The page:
The Rich History of Hemp dates as far back as 8,000 BCE.
Grown first in parts of Asia, then spread to parts of Africa, Europe and later the South American regions. Hemp was commonly found to be used for food and creating tools, clothing and rope. Hemp was valuable as one of the first crops ever grown. It was valued later throughout many religions as cited by religious documents.
The Hemp crops ultimately made their way to North America with the first Colonists in 1606.
Hemp was used for oil in lanterns, in food, to make clothing ropes paper textiles and tools. It was used in herbal remedies before many doctors had become established in North America. Hemp crops made such an impact that in the 1700’s, colonies began to implement laws requiring farmers to grow Hemp. The uses and popularity of Hemp would eventually be exemplified in the creation Automobiles and 25,000 other products that would use Hemp fibers. By 1942, the USDA would initiate the Hemp for Victory program. This led to more than a million acres of Hemp production.
So how did Hemp change from one of the most valuable crops, to one of the most scarce crops in America?
This change was spurred by the Controlled Substances Act in 1970. This Act created five Schedules of Illicit Drugs; level 1 being the most illicit. Cannabis fell into Schedule 1, and as discussed previously Hemp is Cannabis. Therefore, strict regulations were placed on the cultivation of Industrial Hemp as well as Cannabis for consumption. In following years, Hemp products would eventually disappear from shelves and the manufacturing of these products would cease.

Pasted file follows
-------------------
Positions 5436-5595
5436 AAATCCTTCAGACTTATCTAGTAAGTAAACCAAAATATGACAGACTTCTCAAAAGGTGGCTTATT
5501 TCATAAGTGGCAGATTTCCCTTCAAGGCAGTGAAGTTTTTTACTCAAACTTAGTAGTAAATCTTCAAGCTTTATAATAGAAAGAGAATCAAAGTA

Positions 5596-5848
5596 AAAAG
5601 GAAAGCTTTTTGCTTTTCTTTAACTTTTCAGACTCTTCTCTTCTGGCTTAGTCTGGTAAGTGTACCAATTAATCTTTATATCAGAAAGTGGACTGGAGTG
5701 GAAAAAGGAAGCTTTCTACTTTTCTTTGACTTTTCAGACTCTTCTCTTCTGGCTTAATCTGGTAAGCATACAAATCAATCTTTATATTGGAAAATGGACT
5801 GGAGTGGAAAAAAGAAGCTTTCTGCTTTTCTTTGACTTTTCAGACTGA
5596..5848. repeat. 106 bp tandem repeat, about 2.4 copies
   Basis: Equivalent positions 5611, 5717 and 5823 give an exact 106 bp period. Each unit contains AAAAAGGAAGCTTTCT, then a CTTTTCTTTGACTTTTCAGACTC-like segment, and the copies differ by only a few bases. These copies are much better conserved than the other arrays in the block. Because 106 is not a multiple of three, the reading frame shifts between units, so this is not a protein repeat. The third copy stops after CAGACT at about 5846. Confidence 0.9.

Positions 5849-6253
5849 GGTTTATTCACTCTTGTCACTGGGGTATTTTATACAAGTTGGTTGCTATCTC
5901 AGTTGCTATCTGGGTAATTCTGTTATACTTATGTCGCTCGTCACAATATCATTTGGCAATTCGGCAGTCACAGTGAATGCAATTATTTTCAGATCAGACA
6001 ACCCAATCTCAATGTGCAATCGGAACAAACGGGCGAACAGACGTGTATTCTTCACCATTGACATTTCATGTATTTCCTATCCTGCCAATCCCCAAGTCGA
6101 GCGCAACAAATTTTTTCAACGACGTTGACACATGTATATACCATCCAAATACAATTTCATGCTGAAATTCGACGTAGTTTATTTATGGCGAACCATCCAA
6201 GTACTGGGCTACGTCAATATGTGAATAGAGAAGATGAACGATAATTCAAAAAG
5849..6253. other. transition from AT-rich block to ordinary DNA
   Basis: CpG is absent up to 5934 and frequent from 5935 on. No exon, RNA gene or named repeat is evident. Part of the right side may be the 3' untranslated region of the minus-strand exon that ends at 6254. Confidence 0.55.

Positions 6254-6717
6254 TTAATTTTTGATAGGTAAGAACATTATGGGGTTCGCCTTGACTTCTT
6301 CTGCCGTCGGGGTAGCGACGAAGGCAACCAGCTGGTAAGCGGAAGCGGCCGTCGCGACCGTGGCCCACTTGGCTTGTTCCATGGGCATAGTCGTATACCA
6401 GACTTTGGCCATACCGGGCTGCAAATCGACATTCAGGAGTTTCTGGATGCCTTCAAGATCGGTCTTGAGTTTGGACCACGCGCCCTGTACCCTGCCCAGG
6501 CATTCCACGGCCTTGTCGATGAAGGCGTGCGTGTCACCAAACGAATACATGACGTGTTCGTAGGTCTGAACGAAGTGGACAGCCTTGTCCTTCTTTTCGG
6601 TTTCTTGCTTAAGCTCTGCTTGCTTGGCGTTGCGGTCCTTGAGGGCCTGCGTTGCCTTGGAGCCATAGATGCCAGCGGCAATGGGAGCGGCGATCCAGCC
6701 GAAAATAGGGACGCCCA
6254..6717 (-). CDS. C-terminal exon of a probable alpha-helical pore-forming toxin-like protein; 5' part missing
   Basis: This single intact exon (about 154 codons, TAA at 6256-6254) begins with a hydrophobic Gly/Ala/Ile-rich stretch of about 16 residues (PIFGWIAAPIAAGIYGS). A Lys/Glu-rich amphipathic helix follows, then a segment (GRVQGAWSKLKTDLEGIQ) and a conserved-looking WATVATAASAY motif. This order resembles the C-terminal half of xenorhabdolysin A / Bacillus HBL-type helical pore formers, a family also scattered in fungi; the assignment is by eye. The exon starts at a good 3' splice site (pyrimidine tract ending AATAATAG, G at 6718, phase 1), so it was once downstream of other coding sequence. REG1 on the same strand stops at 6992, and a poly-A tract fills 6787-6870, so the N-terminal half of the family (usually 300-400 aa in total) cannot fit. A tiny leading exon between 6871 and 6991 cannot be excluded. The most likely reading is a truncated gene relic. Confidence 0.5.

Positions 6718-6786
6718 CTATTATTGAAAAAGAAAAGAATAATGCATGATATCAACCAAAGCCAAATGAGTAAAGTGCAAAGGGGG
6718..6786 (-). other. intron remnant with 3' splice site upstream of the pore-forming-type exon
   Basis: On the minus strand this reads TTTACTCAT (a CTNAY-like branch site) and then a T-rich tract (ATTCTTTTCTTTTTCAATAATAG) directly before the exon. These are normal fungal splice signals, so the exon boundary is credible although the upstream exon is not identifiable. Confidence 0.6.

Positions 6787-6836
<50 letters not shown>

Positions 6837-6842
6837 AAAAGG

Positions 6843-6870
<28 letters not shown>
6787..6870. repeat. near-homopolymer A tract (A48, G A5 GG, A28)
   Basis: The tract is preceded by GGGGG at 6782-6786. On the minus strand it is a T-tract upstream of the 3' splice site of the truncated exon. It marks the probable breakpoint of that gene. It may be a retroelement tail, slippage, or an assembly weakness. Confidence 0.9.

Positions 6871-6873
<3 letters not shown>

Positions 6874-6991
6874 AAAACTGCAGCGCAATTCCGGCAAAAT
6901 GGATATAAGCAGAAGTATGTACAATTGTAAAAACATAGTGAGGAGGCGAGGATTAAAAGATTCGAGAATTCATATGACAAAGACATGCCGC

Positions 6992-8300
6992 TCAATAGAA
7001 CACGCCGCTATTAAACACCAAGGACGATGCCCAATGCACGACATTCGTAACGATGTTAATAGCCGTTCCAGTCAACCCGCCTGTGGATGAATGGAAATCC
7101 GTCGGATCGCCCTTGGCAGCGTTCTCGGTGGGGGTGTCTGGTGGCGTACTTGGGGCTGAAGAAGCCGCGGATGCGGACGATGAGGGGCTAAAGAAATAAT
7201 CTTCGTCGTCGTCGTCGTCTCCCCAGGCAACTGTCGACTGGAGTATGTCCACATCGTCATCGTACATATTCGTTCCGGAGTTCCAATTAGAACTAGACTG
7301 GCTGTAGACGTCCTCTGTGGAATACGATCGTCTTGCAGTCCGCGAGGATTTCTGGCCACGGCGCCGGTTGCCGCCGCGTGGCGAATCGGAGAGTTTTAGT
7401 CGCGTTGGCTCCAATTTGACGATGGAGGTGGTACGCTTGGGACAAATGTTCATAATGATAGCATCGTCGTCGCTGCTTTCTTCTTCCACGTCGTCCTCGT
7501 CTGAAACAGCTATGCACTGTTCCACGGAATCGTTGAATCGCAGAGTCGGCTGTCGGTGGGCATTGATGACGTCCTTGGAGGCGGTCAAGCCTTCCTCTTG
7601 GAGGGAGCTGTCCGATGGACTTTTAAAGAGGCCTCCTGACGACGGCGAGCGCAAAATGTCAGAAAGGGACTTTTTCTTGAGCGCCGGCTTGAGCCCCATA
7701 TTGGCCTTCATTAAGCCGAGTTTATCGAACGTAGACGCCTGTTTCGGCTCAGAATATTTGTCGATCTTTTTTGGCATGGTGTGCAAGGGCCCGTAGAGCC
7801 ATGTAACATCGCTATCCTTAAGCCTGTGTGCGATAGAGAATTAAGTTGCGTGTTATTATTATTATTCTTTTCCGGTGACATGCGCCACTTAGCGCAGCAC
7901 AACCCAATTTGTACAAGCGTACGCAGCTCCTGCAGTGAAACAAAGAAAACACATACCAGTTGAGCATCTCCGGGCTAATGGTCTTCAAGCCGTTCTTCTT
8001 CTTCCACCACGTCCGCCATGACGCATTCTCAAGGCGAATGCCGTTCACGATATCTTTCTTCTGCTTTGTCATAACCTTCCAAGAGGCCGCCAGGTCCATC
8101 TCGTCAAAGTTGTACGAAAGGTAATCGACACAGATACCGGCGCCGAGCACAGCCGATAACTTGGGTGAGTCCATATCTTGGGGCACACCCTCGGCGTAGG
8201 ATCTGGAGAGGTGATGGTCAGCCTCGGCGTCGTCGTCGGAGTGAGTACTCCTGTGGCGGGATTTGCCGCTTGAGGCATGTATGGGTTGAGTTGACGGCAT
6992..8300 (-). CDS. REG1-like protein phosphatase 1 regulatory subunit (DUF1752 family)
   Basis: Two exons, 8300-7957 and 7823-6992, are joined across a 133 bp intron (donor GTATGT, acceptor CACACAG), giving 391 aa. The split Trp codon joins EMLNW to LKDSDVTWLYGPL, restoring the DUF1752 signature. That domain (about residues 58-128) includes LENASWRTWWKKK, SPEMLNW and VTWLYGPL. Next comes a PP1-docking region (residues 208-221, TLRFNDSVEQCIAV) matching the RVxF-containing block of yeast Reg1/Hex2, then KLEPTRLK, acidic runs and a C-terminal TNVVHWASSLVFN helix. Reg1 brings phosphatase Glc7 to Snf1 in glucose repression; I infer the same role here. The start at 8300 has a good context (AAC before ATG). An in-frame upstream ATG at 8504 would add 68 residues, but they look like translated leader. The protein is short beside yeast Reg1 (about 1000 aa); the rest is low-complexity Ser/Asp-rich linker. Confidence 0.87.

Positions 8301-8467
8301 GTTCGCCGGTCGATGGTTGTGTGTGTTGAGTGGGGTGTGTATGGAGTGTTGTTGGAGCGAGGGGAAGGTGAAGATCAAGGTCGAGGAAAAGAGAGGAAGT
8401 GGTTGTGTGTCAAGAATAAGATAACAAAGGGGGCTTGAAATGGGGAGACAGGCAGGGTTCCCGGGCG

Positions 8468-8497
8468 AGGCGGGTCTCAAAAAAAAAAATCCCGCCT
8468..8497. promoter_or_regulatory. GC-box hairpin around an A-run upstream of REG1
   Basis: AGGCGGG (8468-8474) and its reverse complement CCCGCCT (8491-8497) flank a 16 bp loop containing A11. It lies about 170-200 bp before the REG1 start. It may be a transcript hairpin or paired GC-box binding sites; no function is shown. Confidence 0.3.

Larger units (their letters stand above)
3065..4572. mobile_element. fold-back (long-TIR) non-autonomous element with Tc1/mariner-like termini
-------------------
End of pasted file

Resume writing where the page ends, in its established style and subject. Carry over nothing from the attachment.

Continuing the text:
By 1998, the U.S. began allowing the import of Food-Grade Hemp Seed and Oil.
However, in 2001 the DEA was back to bat banning the sale of these oils seeds and food containing “any amount of THC”. The Hemp Industries Association, as well as several other plaintiffs, would not allow such poorly defined regulation without a battle. They file for an Urgent Motion for Stay and were granted this by the 9th Circuit Court of Appeals. This allowed the sale of these products to continue nationwide as the case was litigated.
Eventually, in 2004 the 9th Circuit Court of Appeals issued a unanimous decision protecting the sale of hemp-containing foods, clothing, beauty or body care products.
Industrial hemp remains legal for import and sale in the U.S., but U.S. farmers still are not permitted to grow it.
This is how a crop that once fueled President Washington’s lantern became illegal to cultivate in American soil.